Photo Credit: Ron Kroetz, Flickr.
This week’s financial news is a mixed bag of positive and negative tidbits. Homebuilder confidence is down, but housing starts soared. Unemployment claims are at a 7-year low. Industrial production fell along with homebuilder sentiment, while manufacturers remain upbeat. Germany is once again eyeing stimulus, while surveys out of New England suggest a manufacturing expansion.
Let’s make sense of this disparate data.
The stat that sent the Dow Jones Industrial Average into the basement on Thursday, the National Association of Home Builders reported that the housing market index fell one point to 45 in May, from 46 in April.
Builder confidence for newly built, single-family homes in May reflects builders waiting for consumers to feel more secure about their own finances, which NAHB’s Chief Economist David Crowe surmised will improve once job growth becomes more consistent.
Housing starts, on the other hand, reignited some confidence on Friday, with the Census Bureau reporting April starts were at a seasonally adjusted rate of 1,072,000. That was up 26.4 percent from April 2013 and up 13.2 percent from March as warmer weather got building activity going again. February and March numbers were also revised upward.
According to the Federal Reserve’s report on industrial production, nationwide industrial production decreased 0.6 percent in April after rising 1 percent in both February and March.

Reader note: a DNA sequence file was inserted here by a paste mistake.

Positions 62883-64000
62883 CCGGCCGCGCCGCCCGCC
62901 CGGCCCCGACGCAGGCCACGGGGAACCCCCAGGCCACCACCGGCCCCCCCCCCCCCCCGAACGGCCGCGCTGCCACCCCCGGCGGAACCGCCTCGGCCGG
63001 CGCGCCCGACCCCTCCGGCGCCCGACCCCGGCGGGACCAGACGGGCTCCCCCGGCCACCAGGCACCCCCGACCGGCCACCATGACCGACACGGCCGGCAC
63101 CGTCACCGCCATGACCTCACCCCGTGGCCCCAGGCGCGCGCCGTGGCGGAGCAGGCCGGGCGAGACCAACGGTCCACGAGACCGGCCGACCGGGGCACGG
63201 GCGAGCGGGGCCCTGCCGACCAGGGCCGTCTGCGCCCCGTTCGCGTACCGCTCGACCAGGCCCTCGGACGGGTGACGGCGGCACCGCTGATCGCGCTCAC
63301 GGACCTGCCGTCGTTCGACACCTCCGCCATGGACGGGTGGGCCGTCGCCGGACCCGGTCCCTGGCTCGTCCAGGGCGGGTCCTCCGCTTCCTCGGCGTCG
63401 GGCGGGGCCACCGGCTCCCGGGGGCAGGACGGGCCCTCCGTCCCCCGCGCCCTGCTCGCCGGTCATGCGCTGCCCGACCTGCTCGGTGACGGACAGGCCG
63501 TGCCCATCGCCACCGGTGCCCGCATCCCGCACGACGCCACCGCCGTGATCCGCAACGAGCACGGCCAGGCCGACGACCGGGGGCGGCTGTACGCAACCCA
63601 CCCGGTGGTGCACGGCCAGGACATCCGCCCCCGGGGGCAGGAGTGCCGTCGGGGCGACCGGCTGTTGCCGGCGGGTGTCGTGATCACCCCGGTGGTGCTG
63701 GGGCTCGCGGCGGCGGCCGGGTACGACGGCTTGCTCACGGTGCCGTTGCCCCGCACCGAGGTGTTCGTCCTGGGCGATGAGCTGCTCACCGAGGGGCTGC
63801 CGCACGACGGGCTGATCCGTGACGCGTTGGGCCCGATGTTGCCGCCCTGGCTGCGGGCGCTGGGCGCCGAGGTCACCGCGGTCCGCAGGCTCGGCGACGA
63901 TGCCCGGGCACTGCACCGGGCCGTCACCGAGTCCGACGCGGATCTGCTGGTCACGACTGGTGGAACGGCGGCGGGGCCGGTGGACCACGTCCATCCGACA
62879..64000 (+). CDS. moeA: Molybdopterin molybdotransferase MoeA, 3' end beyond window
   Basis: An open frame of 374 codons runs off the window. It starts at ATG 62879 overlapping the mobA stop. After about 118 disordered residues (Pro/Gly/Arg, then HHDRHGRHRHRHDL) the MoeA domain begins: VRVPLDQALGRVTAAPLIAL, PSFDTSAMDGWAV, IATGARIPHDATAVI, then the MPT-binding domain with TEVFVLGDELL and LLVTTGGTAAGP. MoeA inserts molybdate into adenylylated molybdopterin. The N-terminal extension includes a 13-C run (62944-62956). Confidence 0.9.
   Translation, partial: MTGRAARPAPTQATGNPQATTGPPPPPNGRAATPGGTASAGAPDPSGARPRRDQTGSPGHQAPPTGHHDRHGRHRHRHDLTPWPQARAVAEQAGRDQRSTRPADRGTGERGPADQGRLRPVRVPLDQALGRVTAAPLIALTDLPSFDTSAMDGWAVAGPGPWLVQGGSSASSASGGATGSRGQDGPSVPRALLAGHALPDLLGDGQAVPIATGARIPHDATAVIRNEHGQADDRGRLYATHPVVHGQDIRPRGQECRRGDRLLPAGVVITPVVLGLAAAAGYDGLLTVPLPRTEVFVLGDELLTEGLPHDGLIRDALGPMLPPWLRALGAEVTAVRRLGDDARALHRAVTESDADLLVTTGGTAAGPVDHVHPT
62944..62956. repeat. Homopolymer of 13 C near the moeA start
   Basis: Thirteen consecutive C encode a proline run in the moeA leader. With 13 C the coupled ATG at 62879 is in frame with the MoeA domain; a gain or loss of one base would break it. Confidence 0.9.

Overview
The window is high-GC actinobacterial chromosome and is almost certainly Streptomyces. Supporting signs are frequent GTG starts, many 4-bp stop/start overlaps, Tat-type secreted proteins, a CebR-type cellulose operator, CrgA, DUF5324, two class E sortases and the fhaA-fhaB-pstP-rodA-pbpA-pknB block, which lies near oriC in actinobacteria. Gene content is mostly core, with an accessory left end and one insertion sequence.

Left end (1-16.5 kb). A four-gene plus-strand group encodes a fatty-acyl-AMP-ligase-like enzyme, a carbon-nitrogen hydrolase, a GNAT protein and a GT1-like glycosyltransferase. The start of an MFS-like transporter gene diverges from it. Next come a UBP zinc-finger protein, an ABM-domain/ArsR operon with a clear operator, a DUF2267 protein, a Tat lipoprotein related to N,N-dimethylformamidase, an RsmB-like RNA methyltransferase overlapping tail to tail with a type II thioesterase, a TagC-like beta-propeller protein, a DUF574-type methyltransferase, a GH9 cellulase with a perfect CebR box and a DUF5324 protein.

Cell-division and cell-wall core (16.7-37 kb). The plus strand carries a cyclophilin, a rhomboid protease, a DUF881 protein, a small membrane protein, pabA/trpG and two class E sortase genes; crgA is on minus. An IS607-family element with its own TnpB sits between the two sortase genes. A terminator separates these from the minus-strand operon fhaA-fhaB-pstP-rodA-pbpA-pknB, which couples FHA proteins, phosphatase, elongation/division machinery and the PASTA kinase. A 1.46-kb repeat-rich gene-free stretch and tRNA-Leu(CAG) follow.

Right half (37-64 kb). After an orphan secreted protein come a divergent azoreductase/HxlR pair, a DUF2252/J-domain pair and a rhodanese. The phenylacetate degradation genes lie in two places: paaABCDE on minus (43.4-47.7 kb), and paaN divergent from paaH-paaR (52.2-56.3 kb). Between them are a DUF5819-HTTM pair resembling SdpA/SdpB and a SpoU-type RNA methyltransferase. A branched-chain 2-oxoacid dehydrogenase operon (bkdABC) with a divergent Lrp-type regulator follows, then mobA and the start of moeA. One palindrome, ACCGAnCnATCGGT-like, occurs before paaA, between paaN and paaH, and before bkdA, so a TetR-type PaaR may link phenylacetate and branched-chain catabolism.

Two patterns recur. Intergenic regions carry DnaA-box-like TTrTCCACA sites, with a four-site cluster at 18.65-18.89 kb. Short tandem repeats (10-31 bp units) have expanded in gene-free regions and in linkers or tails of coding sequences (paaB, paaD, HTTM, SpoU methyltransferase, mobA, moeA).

Utility output dropped 5.3 percent, while mining production increased 1.4 percent. Total industrial production was 3.5 percent above its level from last year. The total industrial capacity utilization rate decreased 0.7 percentage points — 1.5 percentage points below the average from 1972 to 2013.
For the week ending May 10, seasonally adjusted initial unemployment claims came in at 297,000. This is a decrease of 24,000 from the previous week, and the lowest level for initial claims since May 12, 2007. This puts the 4-week moving average at 323,250, a decrease of 2,000 from the previous week’s figure.
All things considered, American economic fundamentals remain healthy even as the widely predicted strong growth of 2014 hasn’t arrived — or arrived on time.